When they included coping strategy education, they showed that aerobic exercise and a combination of physical and psychological interventions was highly effective for the reduction of migraine attack duration.

    Manual therapy showed a highly significant effect for the reduction of TTH frequency and duration.

Cervicogenic headache (CGH) had been treated only with manual therapy and trigger point therapy in the included studies. Both techniques showed highly significant results. However, no evidence for the effect of aerobic exercises, strength training and combined physical and psychological interventions was available where CGH was concerned. The choice of interventions for the treatment of headache used in included trials seemed to be based on theoretical knowledge and beliefs rather than on the patient’s individual signs and symptoms identified by the treating therapist. These standardized treatment approaches do not reflect the clinical reasoning-guided physiotherapy practice that is postulated by the World Confederation for Physical Therapy.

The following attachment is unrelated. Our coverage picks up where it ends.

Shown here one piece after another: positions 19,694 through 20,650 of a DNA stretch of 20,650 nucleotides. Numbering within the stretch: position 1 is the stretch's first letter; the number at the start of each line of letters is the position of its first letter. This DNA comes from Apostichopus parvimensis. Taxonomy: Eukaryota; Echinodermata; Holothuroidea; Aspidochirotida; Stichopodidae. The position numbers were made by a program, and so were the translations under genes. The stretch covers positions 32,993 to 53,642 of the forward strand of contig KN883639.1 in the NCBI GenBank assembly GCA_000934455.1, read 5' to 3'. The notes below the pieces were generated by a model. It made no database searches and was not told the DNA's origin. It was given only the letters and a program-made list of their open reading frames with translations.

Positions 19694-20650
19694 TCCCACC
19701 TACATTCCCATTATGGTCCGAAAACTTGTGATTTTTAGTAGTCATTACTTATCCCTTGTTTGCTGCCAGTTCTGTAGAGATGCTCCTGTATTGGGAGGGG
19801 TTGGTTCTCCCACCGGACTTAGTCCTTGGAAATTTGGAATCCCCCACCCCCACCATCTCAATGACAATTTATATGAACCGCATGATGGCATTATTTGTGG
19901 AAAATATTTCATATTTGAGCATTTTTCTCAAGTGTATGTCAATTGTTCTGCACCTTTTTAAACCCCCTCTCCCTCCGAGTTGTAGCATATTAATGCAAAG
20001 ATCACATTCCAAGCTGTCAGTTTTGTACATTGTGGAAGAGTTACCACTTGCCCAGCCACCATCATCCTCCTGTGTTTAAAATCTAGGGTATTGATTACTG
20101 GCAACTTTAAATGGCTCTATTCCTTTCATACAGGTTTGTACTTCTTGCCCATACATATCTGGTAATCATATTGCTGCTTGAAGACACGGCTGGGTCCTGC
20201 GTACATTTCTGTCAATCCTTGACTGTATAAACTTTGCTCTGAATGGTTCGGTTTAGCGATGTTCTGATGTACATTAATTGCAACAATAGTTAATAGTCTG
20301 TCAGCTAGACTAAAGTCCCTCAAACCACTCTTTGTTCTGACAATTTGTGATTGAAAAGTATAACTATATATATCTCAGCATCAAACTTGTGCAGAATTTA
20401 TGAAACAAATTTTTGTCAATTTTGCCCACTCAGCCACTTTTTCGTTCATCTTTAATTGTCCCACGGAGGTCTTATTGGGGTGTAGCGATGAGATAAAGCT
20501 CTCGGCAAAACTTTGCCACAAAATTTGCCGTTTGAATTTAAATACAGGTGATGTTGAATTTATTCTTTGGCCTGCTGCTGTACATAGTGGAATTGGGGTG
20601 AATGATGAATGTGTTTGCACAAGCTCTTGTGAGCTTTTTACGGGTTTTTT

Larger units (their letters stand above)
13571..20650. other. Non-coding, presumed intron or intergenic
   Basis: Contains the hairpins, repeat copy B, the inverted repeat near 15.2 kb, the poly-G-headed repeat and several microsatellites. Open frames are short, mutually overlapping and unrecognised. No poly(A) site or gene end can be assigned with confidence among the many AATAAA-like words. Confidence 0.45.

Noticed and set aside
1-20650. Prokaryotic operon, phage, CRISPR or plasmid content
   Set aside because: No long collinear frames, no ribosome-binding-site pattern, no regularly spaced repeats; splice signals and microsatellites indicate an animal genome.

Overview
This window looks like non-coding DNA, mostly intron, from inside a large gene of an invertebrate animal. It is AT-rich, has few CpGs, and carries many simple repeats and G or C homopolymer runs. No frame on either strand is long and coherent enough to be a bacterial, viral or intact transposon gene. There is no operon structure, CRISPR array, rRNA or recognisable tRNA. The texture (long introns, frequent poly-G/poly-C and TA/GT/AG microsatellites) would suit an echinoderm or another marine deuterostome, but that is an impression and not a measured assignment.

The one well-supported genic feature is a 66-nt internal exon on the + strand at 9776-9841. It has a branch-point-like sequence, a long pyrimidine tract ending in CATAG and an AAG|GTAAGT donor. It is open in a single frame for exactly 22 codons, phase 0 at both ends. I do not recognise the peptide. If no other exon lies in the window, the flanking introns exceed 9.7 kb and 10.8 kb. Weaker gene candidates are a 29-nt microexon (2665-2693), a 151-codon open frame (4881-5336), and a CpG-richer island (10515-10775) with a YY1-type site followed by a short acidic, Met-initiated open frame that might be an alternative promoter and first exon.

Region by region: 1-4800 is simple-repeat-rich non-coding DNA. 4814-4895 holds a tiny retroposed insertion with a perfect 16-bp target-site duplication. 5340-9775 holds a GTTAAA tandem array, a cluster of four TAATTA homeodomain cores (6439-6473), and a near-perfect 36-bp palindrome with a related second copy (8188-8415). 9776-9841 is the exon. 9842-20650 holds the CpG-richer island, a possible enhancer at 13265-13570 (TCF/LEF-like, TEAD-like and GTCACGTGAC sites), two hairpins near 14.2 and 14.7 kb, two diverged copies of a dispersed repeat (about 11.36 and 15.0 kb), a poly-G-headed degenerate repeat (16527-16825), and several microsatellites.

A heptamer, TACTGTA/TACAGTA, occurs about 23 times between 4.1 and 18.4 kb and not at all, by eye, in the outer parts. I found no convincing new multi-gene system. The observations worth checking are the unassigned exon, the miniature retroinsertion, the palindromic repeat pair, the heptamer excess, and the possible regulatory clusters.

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Interestingly, the efficacy of physiotherapy interventions in trials that defined their study sample as cervicogenic headache (CGH) was particularly high. The diagnostic title CGH implies a treatable pathology in the cervical spine. The exact source of the symptoms is unknown and could involve cervical muscles or cervical joints connected via afferents to the trigeminal nuclei.